Even post-Brexit, the combination of no withholding taxes on dividends, an exemption from gains on disposals of substantial shareholdings, broad exemptions from tax on dividends received and an extensive tax treaty network to reduce or eliminate non-UK withholding taxes that might otherwise be imposed on such dividends make UK holding companies relatively attractive.

One point to consider is whether a UK company is likely to receive dividends from a subsidiary in an EU member state which imposes withholding taxes on dividends. Pre-Brexit, the EU Parent Subsidiary Directive might have applied to eliminate the withholding. Post-Brexit, the UK’s double tax treaties should eliminate most withholdings, but there are some EU member states whose tax treaties with the UK will not entirely do so. The UK’s treaties with Germany, Italy and Portugal are examples. That said, it is quite possible that the arrangements for Brexit may preserve some of the benefits of the Parent Subsidiary Directive between UK and EU companies (in much the same way as the Swiss agreement with the EU currently does).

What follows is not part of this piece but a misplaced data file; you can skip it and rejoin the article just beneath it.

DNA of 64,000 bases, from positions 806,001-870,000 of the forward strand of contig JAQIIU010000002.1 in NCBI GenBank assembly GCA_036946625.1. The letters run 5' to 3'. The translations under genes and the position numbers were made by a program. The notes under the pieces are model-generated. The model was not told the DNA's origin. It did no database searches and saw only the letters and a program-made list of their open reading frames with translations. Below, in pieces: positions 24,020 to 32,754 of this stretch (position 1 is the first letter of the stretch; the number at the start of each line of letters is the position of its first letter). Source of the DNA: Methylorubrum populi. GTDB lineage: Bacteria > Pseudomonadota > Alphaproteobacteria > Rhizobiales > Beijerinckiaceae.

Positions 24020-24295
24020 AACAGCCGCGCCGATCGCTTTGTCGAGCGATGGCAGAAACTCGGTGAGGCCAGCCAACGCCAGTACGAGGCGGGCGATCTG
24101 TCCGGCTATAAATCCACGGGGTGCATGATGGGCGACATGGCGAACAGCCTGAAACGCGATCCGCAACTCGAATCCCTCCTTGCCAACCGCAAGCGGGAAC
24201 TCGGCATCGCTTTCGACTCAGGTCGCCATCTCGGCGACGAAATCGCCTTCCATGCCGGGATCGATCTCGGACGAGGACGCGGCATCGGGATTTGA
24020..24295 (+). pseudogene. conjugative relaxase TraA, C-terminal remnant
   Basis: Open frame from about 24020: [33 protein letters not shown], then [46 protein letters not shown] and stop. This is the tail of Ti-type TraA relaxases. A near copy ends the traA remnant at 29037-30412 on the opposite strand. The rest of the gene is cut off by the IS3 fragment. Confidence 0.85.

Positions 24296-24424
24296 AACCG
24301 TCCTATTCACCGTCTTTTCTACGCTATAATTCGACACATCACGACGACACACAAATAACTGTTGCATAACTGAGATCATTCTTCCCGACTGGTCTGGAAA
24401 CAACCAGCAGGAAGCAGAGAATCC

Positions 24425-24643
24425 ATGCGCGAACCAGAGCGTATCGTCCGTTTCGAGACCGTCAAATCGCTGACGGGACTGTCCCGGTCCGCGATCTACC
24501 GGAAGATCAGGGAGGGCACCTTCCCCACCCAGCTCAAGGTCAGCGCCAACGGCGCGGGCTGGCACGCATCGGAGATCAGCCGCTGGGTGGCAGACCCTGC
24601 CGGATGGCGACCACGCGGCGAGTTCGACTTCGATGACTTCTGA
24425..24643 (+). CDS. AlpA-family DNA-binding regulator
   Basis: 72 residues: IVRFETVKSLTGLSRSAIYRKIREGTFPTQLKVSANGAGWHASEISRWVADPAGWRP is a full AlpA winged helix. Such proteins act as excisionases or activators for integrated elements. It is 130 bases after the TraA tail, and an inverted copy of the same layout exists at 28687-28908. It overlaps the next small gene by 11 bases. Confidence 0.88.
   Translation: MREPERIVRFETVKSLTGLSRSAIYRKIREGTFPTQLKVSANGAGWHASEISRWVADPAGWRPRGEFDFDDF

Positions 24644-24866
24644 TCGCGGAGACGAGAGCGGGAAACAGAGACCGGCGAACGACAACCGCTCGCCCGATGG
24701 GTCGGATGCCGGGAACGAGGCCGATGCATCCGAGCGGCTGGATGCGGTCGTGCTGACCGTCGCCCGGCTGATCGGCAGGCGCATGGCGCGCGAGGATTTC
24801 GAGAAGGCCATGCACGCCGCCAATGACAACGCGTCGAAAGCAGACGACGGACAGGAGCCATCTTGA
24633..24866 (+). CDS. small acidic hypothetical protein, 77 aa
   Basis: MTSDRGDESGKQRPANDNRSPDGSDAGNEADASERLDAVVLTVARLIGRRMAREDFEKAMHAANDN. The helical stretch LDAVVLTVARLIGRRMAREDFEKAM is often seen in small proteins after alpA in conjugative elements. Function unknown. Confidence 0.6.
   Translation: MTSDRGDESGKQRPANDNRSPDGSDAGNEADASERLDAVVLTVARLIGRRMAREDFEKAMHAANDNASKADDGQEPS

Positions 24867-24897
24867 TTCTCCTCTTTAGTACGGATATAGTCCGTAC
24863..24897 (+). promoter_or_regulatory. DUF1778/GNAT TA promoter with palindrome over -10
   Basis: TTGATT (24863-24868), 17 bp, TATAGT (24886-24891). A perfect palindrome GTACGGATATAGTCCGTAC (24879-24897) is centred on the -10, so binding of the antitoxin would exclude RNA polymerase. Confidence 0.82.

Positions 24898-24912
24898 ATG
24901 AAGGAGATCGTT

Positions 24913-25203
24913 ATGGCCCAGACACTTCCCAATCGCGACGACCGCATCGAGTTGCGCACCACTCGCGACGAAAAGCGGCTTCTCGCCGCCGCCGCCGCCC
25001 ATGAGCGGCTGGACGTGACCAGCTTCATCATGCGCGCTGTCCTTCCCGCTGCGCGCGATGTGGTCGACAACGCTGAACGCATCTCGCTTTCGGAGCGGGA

Another issue to keep one eye on is the effect of Brexit on “equivalent beneficiary” provisions which can apply to mitigate the limitation of benefits (LOB) clauses in treaties with the US. These provisions may become more widespread following the implementation of OECD/G20 BEPS proposals on treaty abuse. If so, the treaties of EU member states are likely to give preferential treatment to companies in other EU member states, which may permit a greater degree of flexibility in group structures, and may mean that the insertion of a UK company in the group structure could affect the ability of another group company to claim treaty benefits. At present, that is crystal ball-gazing. It is likely only to be an issue in a minority of cases – and even then a Swiss holding company will not help. It’s not in the EU.